“These market cycles bring a lot of new interest, which accelerates the adoption rate of crypto. If you believe in the empirical trajectory of adoption in other technological disruptions, adoption usually hits a ‘tipping point’ where it starts to accelerate significantly. This is the bigger story, and the question is whether the halving in of itself supports growth in adoption.”

    Given this context, the symbolism of this halving dramatically strengthens Bitcoin’s narrative of sound money and could be more relatable to a mass audience. Nevertheless, Perfumo suggested that the halving is “unlikely to drive wider use of Bitcoin as a currency.”

    For adoption to grow, Bitcoin would have to be less volatile and used to buy everyday products and services while being more affordable for these transactions. Innovations, including layer-2 scaling solutions, are moving in that direction, but the halving wouldn’t help here.

    To CEX.IO’s Sarwate, halvings are “great for generating buzz,” but there’s little about them that “argues for BTC’s everyday use.”

    Instead, these events underline Bitcoin’s scarcity, a sentiment echoed by ChangeNOW’s Lifshits, who noted that by reducing issuance, halvings reinforce “Bitcoin’s deflationary nature.”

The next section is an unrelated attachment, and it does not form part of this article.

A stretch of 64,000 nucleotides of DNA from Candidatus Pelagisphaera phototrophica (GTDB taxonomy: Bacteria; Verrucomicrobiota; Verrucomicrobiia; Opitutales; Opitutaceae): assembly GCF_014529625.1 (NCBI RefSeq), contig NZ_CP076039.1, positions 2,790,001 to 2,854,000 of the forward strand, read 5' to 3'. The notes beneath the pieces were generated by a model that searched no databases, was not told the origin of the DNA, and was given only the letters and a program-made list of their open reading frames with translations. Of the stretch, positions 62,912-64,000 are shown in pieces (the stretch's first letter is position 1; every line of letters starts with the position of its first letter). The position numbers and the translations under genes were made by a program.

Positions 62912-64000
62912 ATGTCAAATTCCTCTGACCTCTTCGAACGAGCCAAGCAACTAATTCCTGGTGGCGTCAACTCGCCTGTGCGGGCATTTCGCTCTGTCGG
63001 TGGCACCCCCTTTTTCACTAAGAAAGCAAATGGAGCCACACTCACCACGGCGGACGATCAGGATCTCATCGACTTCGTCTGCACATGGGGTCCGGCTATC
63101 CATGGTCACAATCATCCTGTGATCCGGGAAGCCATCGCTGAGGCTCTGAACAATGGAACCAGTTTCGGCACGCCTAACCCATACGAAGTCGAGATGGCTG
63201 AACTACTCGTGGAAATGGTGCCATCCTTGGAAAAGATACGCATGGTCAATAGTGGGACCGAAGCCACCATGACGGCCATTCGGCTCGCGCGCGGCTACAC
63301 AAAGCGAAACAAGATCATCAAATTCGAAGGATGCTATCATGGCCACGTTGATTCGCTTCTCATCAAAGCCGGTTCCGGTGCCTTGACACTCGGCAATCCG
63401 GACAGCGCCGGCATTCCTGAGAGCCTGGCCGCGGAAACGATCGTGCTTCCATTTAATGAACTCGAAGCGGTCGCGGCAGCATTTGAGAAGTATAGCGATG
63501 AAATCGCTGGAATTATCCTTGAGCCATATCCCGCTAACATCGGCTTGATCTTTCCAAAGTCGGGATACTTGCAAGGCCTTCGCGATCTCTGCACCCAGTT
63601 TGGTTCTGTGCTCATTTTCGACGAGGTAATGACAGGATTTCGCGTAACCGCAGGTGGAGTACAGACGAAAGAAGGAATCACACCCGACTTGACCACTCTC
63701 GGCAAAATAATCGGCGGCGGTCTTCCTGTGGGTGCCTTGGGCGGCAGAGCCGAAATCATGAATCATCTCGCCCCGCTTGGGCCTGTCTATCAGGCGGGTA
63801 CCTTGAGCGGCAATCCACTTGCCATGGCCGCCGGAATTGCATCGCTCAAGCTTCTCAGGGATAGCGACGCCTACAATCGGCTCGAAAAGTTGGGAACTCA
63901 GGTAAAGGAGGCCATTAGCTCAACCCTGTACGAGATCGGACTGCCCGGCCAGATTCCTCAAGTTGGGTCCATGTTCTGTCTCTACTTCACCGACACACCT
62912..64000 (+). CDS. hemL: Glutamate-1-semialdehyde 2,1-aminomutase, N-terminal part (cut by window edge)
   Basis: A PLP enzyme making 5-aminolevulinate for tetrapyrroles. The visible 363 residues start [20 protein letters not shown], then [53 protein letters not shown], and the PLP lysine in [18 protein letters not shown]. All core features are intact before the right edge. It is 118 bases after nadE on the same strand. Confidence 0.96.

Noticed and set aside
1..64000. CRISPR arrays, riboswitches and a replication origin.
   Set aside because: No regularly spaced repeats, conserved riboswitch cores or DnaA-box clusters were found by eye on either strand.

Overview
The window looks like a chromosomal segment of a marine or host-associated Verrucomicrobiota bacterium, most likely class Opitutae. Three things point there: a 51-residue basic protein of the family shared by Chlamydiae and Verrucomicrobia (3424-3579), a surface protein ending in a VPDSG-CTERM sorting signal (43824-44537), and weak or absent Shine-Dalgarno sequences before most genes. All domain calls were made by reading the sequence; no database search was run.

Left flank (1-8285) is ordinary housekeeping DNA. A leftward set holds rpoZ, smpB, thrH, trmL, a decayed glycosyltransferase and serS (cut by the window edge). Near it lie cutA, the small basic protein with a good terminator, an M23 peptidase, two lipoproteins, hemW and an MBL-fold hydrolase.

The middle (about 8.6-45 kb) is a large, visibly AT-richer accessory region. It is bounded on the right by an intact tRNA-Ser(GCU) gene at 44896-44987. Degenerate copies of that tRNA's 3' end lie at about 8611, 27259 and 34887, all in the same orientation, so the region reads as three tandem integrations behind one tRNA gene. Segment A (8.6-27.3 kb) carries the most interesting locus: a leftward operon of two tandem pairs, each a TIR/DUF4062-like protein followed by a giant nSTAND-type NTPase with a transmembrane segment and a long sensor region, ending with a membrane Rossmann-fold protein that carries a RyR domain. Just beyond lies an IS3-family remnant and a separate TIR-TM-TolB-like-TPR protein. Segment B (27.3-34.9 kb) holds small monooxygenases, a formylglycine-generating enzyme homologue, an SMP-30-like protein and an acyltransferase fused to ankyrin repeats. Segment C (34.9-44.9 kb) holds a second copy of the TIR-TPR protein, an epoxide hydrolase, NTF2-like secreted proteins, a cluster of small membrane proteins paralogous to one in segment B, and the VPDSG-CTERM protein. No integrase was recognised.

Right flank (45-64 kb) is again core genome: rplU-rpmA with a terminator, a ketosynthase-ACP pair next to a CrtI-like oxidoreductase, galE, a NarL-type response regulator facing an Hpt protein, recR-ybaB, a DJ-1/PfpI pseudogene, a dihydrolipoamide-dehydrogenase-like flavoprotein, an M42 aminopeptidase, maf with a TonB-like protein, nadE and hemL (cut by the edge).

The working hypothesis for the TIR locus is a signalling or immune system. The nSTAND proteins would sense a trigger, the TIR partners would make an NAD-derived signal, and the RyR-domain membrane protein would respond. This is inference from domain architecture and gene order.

Lifshits added that halvings make Bitcoin’s potential as a “long-term store of value and medium of exchange in the digital age” clear and move the conversation away from price speculation to its broader utility in the future of the financial system.

    The future of finance

    The future of Bitcoin and the makeup of the industry supporting it will be defined by the long-term impact of these halving events, according to Charlie Schumacher, vice president of corporate communications at Bitcoin miner Marathon Digital Holdings. He told Cointelegraph that halvings are of crucial importance for miners, who play “an indispensable role in upholding Bitcoin’s integrity” and must find innovative ways to ensure their work continues profitably.